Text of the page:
A debt collector may not engage in unfair practices such as adding interest or fees that are not clearly stated in the credit agreement or contract. A debt collector may not deposit a post-dated check you send them before the authorized date on the check. A debt collector may not threaten to take away a debtor's property unless it can be done legally ( such as in the case of a default on a secured debt such as a car loan). Even if a creditor can take legal action to foreclosure on a home or repossess property such as a vehicle, there are other laws which provide due process protections to the debtor. Therefore, be sure to always open and READ your U.S. Mail and e-mail messages from creditors and debt collectors. Contact an attorney if you are confused by the information or have questions. Sometimes being afraid to ask a lawyer a question can have serious consequences if the proper action is not taken to enforce your rights.

A debt collector cannot garnish your wages or attach a bank or financial account without first obtaining a court judgment against you. An exception would be in the case of a bank executing a “set-off” from one account of their customer from another account for the same customer ( such as in the case of paying an overdraft account at your bank). A pre-authorization is always needed in the case of a set-off. Usually, a financial institution will include pre-authorization terms in your account agreement that permits them to take money out of other accounts when loss occurs in an account of the same depositor or customer.

Every state follows a system of exemption laws which protect certain property of a debtor. Most federal benefits are 100% protected against debt collection. Creditors are prohibited from garnishing or attaching through legal process what is known as “exempt” property. Exempt property is property that is listed under a specific state or federal law which provides that the property is protected.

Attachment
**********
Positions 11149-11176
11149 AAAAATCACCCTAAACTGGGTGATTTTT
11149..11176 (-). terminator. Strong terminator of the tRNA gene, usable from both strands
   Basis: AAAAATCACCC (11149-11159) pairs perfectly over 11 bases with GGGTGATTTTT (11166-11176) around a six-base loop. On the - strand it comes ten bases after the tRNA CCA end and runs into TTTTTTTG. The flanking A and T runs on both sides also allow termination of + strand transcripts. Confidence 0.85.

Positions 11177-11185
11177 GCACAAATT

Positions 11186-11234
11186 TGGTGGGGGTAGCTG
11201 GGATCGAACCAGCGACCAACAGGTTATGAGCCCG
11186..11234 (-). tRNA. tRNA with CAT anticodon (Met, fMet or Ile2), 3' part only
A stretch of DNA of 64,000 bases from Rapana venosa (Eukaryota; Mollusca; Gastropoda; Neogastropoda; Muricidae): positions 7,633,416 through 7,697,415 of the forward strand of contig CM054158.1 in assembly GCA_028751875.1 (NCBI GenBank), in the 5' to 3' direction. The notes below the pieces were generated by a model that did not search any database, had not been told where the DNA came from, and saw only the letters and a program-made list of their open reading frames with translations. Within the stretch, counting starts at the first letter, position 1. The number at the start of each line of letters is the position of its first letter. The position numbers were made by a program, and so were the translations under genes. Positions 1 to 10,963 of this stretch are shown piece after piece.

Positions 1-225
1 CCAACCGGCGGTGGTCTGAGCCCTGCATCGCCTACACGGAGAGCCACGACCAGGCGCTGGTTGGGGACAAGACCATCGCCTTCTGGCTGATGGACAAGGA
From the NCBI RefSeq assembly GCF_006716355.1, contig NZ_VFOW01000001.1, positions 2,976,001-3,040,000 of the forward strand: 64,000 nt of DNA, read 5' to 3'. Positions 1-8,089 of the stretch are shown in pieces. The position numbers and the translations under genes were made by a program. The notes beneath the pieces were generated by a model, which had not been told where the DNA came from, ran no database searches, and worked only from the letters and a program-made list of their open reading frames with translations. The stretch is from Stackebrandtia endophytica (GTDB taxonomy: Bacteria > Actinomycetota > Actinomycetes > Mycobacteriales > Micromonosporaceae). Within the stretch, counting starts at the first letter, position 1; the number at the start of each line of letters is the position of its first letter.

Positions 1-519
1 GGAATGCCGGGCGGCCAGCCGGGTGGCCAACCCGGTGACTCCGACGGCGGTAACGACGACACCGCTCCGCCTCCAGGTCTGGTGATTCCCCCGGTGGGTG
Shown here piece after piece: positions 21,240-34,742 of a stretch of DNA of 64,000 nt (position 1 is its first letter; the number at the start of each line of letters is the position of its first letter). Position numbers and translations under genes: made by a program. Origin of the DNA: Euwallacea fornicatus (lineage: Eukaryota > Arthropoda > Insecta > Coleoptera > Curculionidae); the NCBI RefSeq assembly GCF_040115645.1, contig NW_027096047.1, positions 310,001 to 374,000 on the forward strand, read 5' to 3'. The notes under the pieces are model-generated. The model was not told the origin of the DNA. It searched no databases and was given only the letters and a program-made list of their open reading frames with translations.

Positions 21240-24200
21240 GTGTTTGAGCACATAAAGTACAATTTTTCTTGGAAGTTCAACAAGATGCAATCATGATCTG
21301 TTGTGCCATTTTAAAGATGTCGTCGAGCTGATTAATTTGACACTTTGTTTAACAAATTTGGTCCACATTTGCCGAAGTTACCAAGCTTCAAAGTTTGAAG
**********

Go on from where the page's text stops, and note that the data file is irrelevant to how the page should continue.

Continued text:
As of the date of this article, a debtor who files a valid claim against a debt collector can receive up to $1,000.00 for each proven violation of the Fair Debt Collection Practices Act. In addition to the statutory damages, the FDCPA allows the Court to award the debtor all of the debtor's attorney fees so long as the legal fees were actually performed and are reasonable as determined by the Court. Court costs can also be awarded to the debtor on a successful FDCPA lawsuit.

You can report violations of the FDCPA not only to your attorney ( who can file a FDCPA lawsuit), but also to the Federal Trade Commission, the United States Consumer Protection Bureau, or the Attorney General of your state of residence.

This article is provided as a basic information guide concerning FDCPA claims. Legal claims are often as varied as the individuals who are involved in the cases. You should always contact a qualified attorney to discuss your options when you feel that a debt collector may be violating the law.

Please feel free to contact Attorney Kevin M. Ryan at (251) 241-5234 for a free consultation.